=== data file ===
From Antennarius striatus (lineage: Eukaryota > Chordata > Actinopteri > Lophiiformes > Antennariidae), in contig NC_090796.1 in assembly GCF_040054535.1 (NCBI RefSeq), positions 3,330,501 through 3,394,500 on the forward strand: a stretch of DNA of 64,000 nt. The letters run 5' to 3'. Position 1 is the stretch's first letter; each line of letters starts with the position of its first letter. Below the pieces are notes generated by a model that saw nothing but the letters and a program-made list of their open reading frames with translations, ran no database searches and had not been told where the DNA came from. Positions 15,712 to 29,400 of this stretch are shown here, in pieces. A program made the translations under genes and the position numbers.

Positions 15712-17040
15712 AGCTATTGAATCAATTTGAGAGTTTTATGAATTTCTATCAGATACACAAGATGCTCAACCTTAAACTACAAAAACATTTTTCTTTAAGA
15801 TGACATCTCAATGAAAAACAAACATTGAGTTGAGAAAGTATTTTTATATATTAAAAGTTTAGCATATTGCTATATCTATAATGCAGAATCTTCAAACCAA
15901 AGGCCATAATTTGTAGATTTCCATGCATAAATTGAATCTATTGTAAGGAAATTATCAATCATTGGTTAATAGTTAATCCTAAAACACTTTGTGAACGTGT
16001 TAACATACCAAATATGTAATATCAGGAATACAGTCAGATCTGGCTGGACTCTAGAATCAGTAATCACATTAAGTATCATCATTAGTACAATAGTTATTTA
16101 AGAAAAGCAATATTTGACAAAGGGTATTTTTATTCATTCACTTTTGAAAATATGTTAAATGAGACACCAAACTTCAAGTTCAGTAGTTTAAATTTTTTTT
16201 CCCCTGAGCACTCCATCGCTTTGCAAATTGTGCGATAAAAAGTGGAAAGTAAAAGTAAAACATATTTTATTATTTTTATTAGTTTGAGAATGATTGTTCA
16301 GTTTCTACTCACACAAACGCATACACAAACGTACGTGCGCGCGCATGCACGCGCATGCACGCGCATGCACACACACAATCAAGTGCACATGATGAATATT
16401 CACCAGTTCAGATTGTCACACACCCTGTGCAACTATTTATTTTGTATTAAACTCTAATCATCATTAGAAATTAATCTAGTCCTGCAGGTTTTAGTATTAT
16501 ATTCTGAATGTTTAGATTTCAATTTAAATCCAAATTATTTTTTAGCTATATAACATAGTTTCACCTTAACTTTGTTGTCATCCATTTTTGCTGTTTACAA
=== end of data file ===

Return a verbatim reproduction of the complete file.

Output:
From Antennarius striatus (lineage: Eukaryota > Chordata > Actinopteri > Lophiiformes > Antennariidae), in contig NC_090796.1 in assembly GCF_040054535.1 (NCBI RefSeq), positions 3,330,501 through 3,394,500 on the forward strand: a stretch of DNA of 64,000 nt. The letters run 5' to 3'. Position 1 is the stretch's first letter; each line of letters starts with the position of its first letter. Below the pieces are notes generated by a model that saw nothing but the letters and a program-made list of their open reading frames with translations, ran no database searches and had not been told where the DNA came from. Positions 15,712 to 29,400 of this stretch are shown here, in pieces. A program made the translations under genes and the position numbers.

Positions 15712-17040
15712 AGCTATTGAATCAATTTGAGAGTTTTATGAATTTCTATCAGATACACAAGATGCTCAACCTTAAACTACAAAAACATTTTTCTTTAAGA
15801 TGACATCTCAATGAAAAACAAACATTGAGTTGAGAAAGTATTTTTATATATTAAAAGTTTAGCATATTGCTATATCTATAATGCAGAATCTTCAAACCAA
15901 AGGCCATAATTTGTAGATTTCCATGCATAAATTGAATCTATTGTAAGGAAATTATCAATCATTGGTTAATAGTTAATCCTAAAACACTTTGTGAACGTGT
16001 TAACATACCAAATATGTAATATCAGGAATACAGTCAGATCTGGCTGGACTCTAGAATCAGTAATCACATTAAGTATCATCATTAGTACAATAGTTATTTA
16101 AGAAAAGCAATATTTGACAAAGGGTATTTTTATTCATTCACTTTTGAAAATATGTTAAATGAGACACCAAACTTCAAGTTCAGTAGTTTAAATTTTTTTT
16201 CCCCTGAGCACTCCATCGCTTTGCAAATTGTGCGATAAAAAGTGGAAAGTAAAAGTAAAACATATTTTATTATTTTTATTAGTTTGAGAATGATTGTTCA
16301 GTTTCTACTCACACAAACGCATACACAAACGTACGTGCGCGCGCATGCACGCGCATGCACGCGCATGCACACACACAATCAAGTGCACATGATGAATATT
16401 CACCAGTTCAGATTGTCACACACCCTGTGCAACTATTTATTTTGTATTAAACTCTAATCATCATTAGAAATTAATCTAGTCCTGCAGGTTTTAGTATTAT
16501 ATTCTGAATGTTTAGATTTCAATTTAAATCCAAATTATTTTTTAGCTATATAACATAGTTTCACCTTAACTTTGTTGTCATCCATTTTTGCTGTTTACAA